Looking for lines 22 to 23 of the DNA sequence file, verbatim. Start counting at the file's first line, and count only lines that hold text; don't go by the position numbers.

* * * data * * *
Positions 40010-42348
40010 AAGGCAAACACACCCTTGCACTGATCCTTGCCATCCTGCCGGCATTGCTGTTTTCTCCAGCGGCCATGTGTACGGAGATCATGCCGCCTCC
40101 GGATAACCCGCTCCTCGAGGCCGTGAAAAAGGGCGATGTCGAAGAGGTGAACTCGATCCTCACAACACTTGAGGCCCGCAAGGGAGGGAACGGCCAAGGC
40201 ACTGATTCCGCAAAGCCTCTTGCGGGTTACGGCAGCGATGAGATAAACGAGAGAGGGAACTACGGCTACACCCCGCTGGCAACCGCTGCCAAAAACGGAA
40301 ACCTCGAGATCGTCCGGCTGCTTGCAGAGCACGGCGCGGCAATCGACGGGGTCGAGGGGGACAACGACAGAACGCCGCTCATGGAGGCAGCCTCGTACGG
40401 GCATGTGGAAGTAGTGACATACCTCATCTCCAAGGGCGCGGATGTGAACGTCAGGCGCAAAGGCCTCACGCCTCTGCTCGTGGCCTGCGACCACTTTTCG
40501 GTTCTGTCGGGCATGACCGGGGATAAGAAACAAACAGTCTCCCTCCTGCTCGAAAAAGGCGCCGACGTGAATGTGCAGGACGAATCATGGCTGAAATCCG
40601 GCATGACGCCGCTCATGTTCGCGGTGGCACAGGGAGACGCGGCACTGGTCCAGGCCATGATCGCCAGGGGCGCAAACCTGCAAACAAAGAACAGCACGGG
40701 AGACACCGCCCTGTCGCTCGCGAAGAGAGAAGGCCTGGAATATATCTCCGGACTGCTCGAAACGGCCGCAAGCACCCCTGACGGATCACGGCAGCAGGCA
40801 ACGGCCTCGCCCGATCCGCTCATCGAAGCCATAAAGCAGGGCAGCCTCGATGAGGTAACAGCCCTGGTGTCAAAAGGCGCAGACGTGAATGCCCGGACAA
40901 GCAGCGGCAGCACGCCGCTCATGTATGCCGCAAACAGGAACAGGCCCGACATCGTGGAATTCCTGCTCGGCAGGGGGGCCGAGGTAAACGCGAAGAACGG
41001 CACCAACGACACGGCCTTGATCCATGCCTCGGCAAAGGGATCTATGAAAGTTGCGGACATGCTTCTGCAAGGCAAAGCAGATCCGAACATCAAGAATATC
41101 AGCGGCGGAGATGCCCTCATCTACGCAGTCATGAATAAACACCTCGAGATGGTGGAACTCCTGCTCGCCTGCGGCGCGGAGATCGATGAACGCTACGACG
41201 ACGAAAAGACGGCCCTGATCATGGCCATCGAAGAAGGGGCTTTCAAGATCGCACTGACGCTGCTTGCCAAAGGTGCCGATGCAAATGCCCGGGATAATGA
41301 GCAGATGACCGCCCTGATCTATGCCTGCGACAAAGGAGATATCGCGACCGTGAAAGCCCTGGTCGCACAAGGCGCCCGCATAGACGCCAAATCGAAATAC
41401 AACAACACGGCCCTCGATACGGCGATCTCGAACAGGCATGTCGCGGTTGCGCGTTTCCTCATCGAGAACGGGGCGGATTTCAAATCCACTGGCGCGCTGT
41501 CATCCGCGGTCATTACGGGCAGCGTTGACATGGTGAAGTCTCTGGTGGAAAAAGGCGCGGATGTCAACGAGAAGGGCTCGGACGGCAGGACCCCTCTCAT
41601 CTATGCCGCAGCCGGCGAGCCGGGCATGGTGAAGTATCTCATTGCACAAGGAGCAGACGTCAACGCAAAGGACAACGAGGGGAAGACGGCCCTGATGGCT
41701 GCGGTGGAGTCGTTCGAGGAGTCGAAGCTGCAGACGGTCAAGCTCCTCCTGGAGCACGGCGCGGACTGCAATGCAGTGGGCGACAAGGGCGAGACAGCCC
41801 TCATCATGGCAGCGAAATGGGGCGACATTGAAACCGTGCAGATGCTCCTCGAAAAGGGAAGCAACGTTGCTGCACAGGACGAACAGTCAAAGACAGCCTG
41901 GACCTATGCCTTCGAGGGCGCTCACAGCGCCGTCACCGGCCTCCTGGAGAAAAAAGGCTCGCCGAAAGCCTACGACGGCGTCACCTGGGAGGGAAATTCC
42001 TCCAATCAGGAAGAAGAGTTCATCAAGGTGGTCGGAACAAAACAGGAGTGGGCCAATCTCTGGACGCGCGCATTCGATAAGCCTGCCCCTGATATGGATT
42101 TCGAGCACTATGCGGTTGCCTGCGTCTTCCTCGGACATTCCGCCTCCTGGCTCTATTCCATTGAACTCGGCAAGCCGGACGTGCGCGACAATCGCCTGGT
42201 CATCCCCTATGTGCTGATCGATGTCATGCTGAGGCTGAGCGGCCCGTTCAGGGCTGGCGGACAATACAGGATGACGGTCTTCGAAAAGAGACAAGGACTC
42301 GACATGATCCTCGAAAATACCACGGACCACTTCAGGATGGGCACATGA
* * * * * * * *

42001 TCCAATCAGGAAGAAGAGTTCATCAAGGTGGTCGGAACAAAACAGGAGTGGGCCAATCTCTGGACGCGCGCATTCGATAAGCCTGCCCCTGATATGGATT
42101 TCGAGCACTATGCGGTTGCCTGCGTCTTCCTCGGACATTCCGCCTCCTGGCTCTATTCCATTGAACTCGGCAAGCCGGACGTGCGCGACAATCGCCTGGT